IT was a resounding “no” from shoppers in Jarrow when asked if they were happy with the pending closure of the town’s walk-in centre.
The controversial decision to shut the doors of the health centre, within Palmer Community Hospital, has been met with anger and disgust from residents.
The move was given the green light during a meeting of South Tyneside Council’s overview and scrutiny co-ordinating call-in committee.
South Tyneside Clinical Commissioning Group (CCG) is set to relocate the centre to a proposed new urgent care hub at South Tyneside District Hospital, in Harton Lane, South Shields.
In a bid to stop the plans, councillors are to write to Health Secretary Jeremy Hunt, urging him to stop the closure.
It is a move residents are behind as they too want to see the decision overturned.
Maureen Powell, 68, from Hebburn, said: “We as a family use the walk in centre and find it very accessible. It really will be a tragic loss.
“I don’t know if getting the government involved will make any difference, I would like to see the decision be changed.”
The move to close the centre, which saw 27,000 people through its doors last year, was met with disgust by Jarrow resident Michael O’Neill.
The 58-year-old from Inverness Road, who has diabetes, said: “I think it’s disgusting and the MP Stephen Hepburn should intervene.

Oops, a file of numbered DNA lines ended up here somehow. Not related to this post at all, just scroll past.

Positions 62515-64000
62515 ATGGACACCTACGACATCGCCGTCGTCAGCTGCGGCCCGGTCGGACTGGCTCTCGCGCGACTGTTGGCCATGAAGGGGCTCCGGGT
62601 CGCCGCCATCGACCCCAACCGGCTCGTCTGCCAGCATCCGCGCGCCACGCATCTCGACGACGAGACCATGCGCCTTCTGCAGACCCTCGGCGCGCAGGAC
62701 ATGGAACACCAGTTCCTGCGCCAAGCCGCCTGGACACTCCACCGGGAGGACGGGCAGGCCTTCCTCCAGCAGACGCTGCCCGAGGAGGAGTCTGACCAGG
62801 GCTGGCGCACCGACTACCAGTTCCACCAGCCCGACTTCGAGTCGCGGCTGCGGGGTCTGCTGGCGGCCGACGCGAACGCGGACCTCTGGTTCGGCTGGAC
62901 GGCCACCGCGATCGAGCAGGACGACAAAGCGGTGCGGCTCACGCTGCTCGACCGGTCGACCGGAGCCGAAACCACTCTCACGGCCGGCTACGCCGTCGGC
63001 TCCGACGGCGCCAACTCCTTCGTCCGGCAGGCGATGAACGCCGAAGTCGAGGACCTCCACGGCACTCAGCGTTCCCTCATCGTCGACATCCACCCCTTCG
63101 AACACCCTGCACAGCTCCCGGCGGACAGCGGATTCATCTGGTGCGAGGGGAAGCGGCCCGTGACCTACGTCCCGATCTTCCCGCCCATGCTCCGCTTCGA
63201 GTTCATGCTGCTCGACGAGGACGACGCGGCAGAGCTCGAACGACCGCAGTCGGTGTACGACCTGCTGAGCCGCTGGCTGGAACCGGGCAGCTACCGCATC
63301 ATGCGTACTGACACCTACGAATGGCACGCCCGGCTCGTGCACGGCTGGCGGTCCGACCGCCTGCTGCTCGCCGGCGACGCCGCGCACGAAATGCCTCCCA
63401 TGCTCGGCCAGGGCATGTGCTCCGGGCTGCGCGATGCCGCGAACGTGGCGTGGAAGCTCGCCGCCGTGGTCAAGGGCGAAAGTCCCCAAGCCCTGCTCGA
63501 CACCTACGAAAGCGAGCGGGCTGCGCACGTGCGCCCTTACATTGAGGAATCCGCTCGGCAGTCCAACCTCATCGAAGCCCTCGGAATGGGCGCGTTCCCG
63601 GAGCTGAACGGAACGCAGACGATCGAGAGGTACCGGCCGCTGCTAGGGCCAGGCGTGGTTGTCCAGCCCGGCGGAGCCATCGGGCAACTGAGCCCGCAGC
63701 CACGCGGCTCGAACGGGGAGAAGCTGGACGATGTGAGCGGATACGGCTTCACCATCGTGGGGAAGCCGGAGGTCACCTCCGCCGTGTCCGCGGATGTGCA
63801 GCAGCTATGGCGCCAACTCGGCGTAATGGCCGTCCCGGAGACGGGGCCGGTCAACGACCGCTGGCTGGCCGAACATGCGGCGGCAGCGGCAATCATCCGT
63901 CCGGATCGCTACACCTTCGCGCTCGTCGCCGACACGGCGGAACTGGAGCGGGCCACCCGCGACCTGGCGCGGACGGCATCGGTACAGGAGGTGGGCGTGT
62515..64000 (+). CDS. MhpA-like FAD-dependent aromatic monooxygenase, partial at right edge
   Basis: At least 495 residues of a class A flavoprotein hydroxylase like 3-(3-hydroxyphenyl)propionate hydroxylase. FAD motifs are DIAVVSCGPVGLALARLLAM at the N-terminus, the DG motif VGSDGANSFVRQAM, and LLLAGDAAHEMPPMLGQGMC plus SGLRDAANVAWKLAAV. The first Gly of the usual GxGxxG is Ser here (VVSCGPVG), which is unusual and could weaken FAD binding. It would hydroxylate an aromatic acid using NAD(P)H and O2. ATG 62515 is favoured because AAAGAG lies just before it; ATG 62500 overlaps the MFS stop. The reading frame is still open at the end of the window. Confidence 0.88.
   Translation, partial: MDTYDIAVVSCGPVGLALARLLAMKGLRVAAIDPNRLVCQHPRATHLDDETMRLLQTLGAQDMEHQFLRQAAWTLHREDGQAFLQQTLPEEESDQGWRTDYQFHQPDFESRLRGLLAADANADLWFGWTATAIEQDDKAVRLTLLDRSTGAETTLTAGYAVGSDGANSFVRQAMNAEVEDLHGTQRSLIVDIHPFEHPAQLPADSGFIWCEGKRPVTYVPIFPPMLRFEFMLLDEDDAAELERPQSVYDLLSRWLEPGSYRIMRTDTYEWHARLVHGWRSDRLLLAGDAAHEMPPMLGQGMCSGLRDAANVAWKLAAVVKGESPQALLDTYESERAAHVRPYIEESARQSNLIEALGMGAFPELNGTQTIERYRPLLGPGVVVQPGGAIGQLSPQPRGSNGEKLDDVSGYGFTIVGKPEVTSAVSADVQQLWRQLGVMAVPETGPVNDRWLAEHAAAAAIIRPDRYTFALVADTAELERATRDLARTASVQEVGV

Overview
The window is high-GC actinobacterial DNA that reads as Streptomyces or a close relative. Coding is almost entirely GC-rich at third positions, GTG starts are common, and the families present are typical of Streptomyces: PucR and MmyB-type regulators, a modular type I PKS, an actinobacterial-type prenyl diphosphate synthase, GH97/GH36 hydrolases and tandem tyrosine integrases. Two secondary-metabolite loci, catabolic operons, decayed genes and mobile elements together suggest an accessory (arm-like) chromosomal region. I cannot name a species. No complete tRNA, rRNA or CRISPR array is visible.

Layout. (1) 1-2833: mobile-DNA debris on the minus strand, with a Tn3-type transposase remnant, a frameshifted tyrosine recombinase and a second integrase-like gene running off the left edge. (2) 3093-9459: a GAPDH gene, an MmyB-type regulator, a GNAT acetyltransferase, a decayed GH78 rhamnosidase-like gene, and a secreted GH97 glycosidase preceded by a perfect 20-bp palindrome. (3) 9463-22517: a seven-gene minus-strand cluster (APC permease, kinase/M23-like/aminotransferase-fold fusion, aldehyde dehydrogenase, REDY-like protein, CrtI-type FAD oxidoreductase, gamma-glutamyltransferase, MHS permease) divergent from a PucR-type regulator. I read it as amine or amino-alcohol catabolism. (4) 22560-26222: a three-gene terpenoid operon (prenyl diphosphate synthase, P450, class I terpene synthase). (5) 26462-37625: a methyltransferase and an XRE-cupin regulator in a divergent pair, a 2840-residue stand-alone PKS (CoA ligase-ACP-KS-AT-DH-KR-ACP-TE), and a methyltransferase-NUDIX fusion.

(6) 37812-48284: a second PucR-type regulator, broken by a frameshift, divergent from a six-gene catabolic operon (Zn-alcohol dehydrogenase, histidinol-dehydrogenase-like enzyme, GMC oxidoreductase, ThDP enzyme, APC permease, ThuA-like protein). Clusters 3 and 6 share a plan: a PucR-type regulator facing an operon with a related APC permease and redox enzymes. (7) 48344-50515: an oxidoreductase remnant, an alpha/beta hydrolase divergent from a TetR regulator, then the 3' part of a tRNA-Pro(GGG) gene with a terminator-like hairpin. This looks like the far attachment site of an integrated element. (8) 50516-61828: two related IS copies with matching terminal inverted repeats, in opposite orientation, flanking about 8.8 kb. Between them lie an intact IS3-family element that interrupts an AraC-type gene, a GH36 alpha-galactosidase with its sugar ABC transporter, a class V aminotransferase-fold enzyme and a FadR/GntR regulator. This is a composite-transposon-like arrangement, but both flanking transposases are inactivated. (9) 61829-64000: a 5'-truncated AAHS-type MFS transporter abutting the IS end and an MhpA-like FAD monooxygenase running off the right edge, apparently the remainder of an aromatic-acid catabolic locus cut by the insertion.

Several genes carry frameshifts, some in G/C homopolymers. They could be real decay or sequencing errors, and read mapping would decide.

“I go to the centre regularly as I have diabetes. If it’s not here, I would have to travel to Shields – this place is more local and easier to access for a lot of people. It’s just disgusting they are going to close it.”
Lynne McKenzie, 64, from Fellgate, Jarrow, said it would be “tragic” if the centre was to close.
She said: “It is so handy to have the place here, especially in an emergency.
“My daughter wasn’t very well, she went to the walk-in centre and was seen straight away, and the treatment she received is working now.
“It’s just so handy rather than travelling to South Shields.
“I’d like to think the government would step in and help save it, but I won’t hold my breath.”
Husband and wife Christine and Stephen Potts both agreed the centre should be saved.
Mrs Potts, 60, said: “I think it’s a disgrace, especially for families with children. It is a good idea to see if anything can be done as the more people you get behind, it the better.”
Mr Potts, 68, added: “I totally agree, it would be a tragedy if it was to close, as families do use it.
“It’s not as though it doesn’t get used.
“It’s convenient, there’s plenty of parking nearby, and buses stop close to it, so it’s easier to get to for those who don’t drive.
“I don’t know if the government would get involved in this, I’d like to think they would support us.”
Councillors will refer the matter to the Secretary of State next week. It is expected he will make a decision within the next three months.
An earlier meeting of the full council previously passed a motion calling for the Walk-In Centre to be retained, while more than 1,200 people also signed a protest petition against the move.